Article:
Despite the lack of a faster refresh rate display, the software experience feels very snappy and smooth thanks to Google’s Tensor chip. In terms of raw performance, the processor is comparable to a Snapdragon 888 and is substantially more powerful than what you’ll find inside other mid-range handsets.

We also noticed that the Pixel 6a doesn’t get as warm as the Pixel 6 and 6 Pro and it doesn’t throttle performance as quickly when under load, which suggests Google has improved the thermal performance. 


While the Pixels 6 and 6 Pro provide an updated 50MP main camera sensor, the Pixel 6a sticks with the same 12MP Sony IMX363 sensor that the company has been using in previous generation Pixel phones dating back to 2017’s Pixel 2. Google has retained the ageing sensor’s relevance by dedicating considerable effort to the software side of image processing and it shows. 

The Tensor chip means that images are captured and processed significantly quicker than on the Pixel 5a and on par with the Pixel 6 and 6 Pro. 

Comparing shots taken side by side with the Pixel 6 Pro’s main camera, we found the Pixel 6a produced shots with slightly more saturated colours in bright outdoor scenes which at times looked more pleasing to the eye. Although the Pixel 6 Pro’s larger 50MP main camera has an edge in resolved details and dynamic range, I found the shots out of the Pixel 6a main shooter to produce surprisingly more consistent results in more demanding scenes. 

A scene captured by Pixel 6a and 6 Pro. The Pixel 6a does a better job of isolating the subject from the background.

For example, in the shot above – with the subject standing in front of neon blue lights in the background – you can see that the Pixel 6a main shooter does a much better job at preserving the subject’s natural skin tone when compared to the Pixel 6 Pro which fails to isolate the subject from the neon-struck background almost entirely.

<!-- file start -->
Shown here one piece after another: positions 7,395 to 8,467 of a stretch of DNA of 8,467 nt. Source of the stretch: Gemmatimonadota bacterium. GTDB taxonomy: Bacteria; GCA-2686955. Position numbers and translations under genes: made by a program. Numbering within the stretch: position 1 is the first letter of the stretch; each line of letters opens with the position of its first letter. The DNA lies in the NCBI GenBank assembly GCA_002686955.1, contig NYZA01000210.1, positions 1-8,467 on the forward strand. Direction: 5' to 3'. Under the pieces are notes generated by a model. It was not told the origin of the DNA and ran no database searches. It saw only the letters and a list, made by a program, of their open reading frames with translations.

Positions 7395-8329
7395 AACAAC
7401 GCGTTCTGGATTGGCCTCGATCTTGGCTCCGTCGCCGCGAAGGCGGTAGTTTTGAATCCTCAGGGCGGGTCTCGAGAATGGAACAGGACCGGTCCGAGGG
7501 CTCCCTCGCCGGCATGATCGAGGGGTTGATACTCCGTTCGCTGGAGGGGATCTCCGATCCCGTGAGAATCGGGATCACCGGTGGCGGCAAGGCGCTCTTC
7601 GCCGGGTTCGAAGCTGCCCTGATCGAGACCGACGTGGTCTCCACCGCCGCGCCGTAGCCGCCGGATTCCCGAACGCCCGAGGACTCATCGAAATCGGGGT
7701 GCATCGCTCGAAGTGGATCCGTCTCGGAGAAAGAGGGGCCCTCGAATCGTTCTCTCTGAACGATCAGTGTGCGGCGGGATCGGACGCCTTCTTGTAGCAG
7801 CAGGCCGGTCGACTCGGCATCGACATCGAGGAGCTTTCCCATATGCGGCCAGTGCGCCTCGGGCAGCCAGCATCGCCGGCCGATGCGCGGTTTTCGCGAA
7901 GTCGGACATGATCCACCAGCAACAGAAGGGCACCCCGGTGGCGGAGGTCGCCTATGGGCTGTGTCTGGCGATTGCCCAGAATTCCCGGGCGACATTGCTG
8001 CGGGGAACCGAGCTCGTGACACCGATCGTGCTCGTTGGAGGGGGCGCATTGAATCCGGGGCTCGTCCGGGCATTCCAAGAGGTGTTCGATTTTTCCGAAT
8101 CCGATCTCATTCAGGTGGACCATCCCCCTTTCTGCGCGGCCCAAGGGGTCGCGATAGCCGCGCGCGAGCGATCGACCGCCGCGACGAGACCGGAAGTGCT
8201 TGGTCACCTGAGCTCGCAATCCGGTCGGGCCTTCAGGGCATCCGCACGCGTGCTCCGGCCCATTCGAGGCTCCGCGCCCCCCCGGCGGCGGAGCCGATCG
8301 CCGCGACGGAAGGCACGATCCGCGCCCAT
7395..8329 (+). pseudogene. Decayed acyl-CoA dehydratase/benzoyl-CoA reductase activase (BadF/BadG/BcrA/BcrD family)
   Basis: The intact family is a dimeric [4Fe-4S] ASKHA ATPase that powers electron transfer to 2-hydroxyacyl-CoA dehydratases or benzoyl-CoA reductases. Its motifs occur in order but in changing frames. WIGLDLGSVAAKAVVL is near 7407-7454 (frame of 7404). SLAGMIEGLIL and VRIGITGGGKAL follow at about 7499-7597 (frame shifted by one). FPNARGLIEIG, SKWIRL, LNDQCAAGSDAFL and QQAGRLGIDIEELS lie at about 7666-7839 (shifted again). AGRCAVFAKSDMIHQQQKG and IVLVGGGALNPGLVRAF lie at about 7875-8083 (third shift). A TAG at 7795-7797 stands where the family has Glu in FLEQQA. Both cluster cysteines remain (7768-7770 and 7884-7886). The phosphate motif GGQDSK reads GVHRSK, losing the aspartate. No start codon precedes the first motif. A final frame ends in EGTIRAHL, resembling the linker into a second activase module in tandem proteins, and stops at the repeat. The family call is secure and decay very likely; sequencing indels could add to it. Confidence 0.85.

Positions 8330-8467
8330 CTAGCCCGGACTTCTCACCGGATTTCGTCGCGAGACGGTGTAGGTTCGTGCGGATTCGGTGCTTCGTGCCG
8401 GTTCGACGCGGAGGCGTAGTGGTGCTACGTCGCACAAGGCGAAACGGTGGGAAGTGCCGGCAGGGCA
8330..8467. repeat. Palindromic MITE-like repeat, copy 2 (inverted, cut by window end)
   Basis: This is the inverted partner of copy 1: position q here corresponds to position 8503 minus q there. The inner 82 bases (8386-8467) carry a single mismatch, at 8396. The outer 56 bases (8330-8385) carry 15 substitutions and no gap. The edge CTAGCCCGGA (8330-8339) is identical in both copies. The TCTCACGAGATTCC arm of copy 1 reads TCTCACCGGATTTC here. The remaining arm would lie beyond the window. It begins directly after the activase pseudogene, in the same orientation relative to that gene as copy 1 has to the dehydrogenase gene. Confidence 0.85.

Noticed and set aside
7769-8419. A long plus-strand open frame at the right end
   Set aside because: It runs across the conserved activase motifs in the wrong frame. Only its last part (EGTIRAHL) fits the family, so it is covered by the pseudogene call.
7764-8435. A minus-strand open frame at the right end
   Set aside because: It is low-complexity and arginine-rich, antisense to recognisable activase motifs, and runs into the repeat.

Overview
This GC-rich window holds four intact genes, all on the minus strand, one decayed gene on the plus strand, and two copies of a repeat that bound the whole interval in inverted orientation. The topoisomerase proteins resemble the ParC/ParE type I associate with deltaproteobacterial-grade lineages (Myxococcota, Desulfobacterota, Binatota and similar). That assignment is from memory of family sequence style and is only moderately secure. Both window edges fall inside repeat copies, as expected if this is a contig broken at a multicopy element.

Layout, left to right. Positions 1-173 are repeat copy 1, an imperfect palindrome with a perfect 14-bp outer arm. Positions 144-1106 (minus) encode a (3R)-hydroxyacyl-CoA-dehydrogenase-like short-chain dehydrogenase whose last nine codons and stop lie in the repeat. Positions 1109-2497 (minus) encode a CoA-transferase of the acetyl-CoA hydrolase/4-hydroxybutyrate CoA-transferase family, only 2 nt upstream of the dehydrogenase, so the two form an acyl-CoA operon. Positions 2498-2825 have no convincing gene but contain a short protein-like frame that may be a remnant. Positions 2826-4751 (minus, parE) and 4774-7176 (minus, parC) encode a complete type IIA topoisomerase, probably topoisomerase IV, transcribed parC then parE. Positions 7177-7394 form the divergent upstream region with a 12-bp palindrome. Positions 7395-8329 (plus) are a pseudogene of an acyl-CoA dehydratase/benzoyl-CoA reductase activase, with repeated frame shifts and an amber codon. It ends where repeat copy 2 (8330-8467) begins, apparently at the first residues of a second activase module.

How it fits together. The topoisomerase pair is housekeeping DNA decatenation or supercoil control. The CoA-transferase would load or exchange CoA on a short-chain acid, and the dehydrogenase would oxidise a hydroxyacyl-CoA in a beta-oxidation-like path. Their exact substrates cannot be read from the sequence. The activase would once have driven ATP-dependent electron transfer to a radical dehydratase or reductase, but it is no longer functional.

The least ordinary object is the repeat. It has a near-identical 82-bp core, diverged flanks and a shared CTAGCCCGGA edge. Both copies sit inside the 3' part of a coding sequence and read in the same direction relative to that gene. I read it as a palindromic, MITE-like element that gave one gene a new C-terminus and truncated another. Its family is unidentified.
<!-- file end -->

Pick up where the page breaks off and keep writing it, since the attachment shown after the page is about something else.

The Pixel 6a is clearly benefiting from Google’s five years of image processing tuning with this particular image sensor. But there’s no denying that the larger and more powerful 50MP main shooter on the Pixel 6 and 6 Pro gives Google far more headroom to optimise the image processing over time. 

There’s parity on the ultrawide front, with the Pixel 6a using the same 12MP IMX386 Sony sensor as the Pixel 6 and 6 Pro. There’s no dedicated telephoto lens but there’s a 2x zoom preset that effectively crops the shot and you can digitally zoom up to 7x. 

Shooting video at up to 4K and 60fps with the main camera and up to 30fps on the ultrawide look great with minimal noise and even exposures. We like how the recorded video retains the same contrasty look as the still images. 

In short, the Pixel 6a’s camera blows away every other Android smartphone within its price range and can trade blows with more expensive flagships. The only notable omission is the lack of a dedicated telephoto lens but that’s to be expected at this price point. 

GadgetGuy’s take 

The closest Android rival would be Samsung’s Galaxy A53 which boasts a bigger and faster 120Hz display as well as wireless charging. Still, it can’t match the stellar performance and overall user experience of the Pixel 6a. 

We would argue the Pixel 6a’s biggest competition is Google’s own Pixel 6, which regularly goes on sale for $849 and comes with a bigger screen, more durable glass as well as a slightly better camera. But for budget shoppers who want to experience the best of what Android has to offer, the Pixel 6a won’t disappoint.

Google Pixel 6a
Google's Pixel 6a is an impressive follow-up to last year's Pixel 5a. It captures the essence of what made the Pixel 6 and 6 Pro such special smartphones and wraps it a more affordable package. The 60Hz display and lack of wireless charging count against it, but for overall value, the Pixel 6a simply can't be beaten at this price point.
Value for money
Ease of use
Great compact size while retaining a substantial 6.1-inch display
Impressive performance
Excellent camera
Steller battery life
Display capped at 60Hz
No wireless charging
No headphone jack